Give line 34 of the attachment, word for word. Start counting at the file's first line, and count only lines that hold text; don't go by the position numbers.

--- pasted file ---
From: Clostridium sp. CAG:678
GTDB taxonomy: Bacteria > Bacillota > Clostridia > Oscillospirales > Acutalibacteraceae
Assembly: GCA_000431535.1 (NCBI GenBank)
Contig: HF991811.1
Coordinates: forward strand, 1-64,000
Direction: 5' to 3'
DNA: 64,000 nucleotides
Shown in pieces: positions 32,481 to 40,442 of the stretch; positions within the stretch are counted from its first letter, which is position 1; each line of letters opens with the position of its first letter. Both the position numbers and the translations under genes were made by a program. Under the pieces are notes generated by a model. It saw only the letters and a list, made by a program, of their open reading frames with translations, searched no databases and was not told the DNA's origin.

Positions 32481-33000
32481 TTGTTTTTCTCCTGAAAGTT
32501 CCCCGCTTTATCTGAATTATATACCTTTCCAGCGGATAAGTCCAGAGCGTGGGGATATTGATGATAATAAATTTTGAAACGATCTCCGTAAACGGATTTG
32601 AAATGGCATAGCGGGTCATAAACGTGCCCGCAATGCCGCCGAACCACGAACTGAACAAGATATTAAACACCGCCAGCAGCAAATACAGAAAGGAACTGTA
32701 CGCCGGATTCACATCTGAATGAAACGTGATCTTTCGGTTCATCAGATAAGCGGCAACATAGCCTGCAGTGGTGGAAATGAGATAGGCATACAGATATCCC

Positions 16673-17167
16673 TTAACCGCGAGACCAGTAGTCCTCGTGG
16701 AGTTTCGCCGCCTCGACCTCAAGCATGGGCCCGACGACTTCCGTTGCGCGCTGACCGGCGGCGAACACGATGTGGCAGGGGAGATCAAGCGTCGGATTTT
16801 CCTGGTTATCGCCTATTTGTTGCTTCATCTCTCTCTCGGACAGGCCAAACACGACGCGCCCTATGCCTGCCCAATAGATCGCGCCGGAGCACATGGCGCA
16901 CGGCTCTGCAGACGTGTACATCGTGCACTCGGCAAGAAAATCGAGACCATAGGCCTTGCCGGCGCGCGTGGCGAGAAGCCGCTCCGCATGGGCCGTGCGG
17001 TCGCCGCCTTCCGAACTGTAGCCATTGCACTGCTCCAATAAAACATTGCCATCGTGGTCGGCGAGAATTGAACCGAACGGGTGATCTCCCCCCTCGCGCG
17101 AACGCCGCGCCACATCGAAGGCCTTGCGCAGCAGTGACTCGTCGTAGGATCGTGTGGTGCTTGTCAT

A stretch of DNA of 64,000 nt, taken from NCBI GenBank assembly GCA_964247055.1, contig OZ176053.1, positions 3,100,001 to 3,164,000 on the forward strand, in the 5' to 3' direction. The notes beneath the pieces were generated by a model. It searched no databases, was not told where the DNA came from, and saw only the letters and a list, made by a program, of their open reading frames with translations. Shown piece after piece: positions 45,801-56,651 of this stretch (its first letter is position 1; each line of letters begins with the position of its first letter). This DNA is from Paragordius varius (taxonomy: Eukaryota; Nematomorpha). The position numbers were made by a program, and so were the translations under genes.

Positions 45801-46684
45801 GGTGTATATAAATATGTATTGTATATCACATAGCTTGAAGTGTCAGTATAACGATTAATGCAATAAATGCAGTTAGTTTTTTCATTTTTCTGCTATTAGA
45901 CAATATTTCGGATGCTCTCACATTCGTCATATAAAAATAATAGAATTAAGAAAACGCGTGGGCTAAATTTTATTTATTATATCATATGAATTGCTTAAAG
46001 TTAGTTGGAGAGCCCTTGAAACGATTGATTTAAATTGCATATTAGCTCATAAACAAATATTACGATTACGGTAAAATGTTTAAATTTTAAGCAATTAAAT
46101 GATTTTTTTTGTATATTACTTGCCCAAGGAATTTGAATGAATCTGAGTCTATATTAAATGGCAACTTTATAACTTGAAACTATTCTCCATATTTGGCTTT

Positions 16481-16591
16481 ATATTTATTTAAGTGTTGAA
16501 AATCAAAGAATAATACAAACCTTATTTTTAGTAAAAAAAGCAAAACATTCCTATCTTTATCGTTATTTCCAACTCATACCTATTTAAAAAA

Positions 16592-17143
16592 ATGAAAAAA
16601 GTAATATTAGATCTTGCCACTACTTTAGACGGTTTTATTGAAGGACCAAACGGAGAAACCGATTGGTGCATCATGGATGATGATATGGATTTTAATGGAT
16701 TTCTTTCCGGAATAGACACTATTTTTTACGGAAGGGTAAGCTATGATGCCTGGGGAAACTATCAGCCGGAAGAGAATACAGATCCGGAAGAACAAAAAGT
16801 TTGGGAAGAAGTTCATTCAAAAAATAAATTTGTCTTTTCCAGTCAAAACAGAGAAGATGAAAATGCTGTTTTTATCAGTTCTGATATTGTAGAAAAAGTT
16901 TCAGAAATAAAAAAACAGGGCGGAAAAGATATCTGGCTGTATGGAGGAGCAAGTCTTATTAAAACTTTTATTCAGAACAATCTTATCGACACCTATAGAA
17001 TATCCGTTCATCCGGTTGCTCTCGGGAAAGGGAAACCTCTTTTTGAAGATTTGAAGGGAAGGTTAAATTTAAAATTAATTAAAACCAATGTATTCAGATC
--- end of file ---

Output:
16801 TTGGGAAGAAGTTCATTCAAAAAATAAATTTGTCTTTTCCAGTCAAAACAGAGAAGATGAAAATGCTGTTTTTATCAGTTCTGATATTGTAGAAAAAGTT